The local hurricane correspondents are the heart and soul of stormCARIB. They are the people who live on the island and write to us what is going on around them. First hand very local personal reports instead of very limited or sensationalized coverage by the general media. Do you live on one of the islands? We need your help! We are looking for more people who are interested in sending us a few paragraphs about the situation on your island before, during and after a storm hits. You don't need to be a weatherman or expert on the subject, just share with us what you know, feel and see on your island. Your help will be really appreciated by Caribbean people living abroad with family living on the islands, future visitors who have their Caribbean dream-vacation booked, etc.etc. Reliable, not-sensationalized information is just so hard to get in crisis situations. Help keep the rest of the world up-to-date with what is really happening! We really need you, Georges back in 1998, and many others since then are proof! If interested, contact [email protected].


WHAT TO FIND ON StormCARIB.com:
This website is all about the Caribbean. Here you can find information, weather discussions and local reports regarding tropical systems threatening the Caribbean islands. A central part of this website is the volunteer network of special local hurricane correspondents, living on the islands, who will report, when need be, on how it looks and feels like around them. Above also hopefully easy to understand weather discussions by me and Dave. In addition, as an aid in locating family or friends on the islands in an emergency situation you can post your 'plea for help' on the bulletin board. Also featured on this website is the Quick Hurricane Web Resource Navigator, for easy locating to the least overloaded webserver for National Hurricane Center advisories and the latest satellite images. Another part of the Caribbean Hurricane Network is the 'practical guide' to hurricane tracking with unit conversions, definitions, tips, links, etc. You can also find out how close the storm is and how many hours you have left to prepare plus you can map the closest point of approach of a hurricane to your location. New is the climatology of Caribbean hurricanes section. Find out when the real peak of hurricane season is for individual islands, view hurricane tracks passing by the islands over the last 150+ years. An archive with detailed reports of how the Caribbean islands fared during the 2007, 2006, 2005, 2004 (incl. Frances and Ivan), 2003, 2002, 2001, 2000, 1999 (incl. Floyd and Lenny), 1998 (incl. Georges and Mitch), 1997 and 1996 seasons are still available as well. Plus there is more, like storm-centered satellite images, make your own local satellite loop, etc. Hope you find the information on this website (now counting over thousands pages with original content) helpful. Comments always welcome! RSS web feed available. As a side note I am now accepting donations as well. Thanks for visiting!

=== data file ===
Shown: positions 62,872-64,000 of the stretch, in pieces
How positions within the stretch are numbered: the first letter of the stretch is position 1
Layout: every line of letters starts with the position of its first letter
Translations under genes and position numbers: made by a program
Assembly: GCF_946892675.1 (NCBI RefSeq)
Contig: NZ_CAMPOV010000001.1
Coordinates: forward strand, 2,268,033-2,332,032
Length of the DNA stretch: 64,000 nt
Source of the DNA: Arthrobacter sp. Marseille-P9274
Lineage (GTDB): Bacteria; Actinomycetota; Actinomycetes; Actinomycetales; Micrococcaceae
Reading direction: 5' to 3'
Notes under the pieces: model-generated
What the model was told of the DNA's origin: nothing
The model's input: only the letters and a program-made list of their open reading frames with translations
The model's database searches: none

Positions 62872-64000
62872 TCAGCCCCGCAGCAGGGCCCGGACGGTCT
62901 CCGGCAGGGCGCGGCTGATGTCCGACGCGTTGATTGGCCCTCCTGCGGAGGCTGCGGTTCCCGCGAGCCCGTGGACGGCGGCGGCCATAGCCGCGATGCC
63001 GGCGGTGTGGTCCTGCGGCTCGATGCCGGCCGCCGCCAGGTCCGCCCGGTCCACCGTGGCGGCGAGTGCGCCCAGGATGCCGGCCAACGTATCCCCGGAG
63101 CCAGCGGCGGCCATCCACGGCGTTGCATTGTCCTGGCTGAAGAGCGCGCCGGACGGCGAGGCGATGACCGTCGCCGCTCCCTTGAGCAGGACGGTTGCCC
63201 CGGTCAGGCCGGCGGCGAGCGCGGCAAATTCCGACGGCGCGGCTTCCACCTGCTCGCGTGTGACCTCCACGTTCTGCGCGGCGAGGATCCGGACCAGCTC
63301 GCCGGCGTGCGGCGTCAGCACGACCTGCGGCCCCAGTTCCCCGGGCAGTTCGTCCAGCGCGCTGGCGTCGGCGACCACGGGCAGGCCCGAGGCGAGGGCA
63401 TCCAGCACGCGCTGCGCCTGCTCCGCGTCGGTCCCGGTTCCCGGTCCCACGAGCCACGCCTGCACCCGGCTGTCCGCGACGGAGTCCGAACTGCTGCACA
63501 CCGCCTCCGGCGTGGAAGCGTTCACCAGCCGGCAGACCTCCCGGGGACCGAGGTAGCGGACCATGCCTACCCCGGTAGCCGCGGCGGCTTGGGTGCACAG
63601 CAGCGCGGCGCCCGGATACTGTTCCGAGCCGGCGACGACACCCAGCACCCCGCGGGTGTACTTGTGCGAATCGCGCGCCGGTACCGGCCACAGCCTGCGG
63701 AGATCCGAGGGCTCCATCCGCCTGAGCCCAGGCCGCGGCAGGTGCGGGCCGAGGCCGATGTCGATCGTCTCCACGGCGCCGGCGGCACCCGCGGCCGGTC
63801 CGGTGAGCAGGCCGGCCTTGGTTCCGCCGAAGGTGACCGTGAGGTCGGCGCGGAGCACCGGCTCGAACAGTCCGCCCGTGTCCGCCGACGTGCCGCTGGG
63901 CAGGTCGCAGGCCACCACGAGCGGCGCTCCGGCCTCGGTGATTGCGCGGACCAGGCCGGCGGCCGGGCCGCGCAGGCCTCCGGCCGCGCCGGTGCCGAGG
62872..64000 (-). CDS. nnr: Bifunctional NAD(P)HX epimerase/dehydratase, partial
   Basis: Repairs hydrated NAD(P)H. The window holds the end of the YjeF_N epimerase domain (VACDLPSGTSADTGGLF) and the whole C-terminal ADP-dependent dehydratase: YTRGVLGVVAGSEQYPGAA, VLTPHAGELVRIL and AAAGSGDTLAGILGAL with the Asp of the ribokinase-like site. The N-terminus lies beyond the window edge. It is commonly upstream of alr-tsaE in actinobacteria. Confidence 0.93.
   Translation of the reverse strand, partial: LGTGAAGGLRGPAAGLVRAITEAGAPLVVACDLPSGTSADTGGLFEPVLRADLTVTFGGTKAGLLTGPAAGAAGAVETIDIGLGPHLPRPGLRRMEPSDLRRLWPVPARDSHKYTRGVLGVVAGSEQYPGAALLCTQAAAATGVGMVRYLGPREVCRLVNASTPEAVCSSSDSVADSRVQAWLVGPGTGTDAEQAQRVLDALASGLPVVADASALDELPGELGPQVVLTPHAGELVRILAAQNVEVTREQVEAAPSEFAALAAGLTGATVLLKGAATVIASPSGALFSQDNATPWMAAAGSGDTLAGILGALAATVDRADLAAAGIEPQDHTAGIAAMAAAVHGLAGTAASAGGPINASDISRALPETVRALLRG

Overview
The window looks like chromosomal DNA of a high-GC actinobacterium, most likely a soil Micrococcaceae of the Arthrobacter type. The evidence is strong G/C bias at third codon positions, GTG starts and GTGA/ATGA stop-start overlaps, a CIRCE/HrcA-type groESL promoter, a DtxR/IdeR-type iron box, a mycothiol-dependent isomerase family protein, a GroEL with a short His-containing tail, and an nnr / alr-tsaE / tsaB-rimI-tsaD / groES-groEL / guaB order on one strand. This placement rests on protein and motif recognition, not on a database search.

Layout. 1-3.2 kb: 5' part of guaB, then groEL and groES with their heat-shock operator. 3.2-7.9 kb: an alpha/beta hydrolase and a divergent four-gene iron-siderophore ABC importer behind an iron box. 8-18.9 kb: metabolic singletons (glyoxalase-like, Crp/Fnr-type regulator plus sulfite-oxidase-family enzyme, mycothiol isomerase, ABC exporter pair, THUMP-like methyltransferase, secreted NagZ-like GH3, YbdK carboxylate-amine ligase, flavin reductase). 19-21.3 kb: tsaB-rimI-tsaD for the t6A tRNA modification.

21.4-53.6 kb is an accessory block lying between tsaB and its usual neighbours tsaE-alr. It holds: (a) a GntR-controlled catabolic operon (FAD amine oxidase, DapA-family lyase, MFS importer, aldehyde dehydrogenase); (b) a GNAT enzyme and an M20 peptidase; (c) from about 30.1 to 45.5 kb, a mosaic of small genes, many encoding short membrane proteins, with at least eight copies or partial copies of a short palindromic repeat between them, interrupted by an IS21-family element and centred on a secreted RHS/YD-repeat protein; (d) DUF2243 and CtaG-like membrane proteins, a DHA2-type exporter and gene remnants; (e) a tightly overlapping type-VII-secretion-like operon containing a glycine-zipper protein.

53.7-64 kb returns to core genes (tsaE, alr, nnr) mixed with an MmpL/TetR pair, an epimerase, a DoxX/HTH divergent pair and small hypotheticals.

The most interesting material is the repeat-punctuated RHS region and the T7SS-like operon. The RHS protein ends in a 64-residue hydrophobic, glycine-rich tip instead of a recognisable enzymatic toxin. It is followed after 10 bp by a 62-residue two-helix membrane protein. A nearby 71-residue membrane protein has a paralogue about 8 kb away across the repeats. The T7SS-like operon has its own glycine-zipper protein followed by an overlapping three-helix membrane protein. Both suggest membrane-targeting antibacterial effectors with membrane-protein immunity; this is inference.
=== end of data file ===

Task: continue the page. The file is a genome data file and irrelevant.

Maintained & moderated by: Gert van Dijken ([email protected]).
Weather discussions also by Dave McDermott, St.Thomas, USVI.


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Disclaimer
The information on these pages is derived from weather statements provided by the National Weather Service, the National Hurricane Center, and others, and from hurricane correspondents in the Caribbean. I tried to translate the official weather statements in more layman's terms. Also, I tried to fill the gap in reporting on what is happening in the Caribbean, instead of the US (there are already many other good website which focus on the US). Keep in mind that my statements are my own interpretations from the information available to me. Therefore, use the information at your own risk, and above all, don't use these webpages for making life-or-death decisions, always rely on the official and qualified authorities! Accuracy of eye-witness reports by the special hurricane correspondents have not been checked. They may be highly subjective. The author can not be held responsible for lost property, ruined vacations and the like. Despite all this I hope you found the webpage informative and useful. These pages do not have a commercial intent. GoBeach Vacations provided the means and opportunity to start all this. 'Unfortunately' this website has become too popular, placing too much load on the gobeach.com webservers. Luckily, starting in 2000, my excellent webhost provider, pairNetworks, liked my website so much that they support services whenever they can. Comments are always welcome. Just send a note to [email protected]. Gert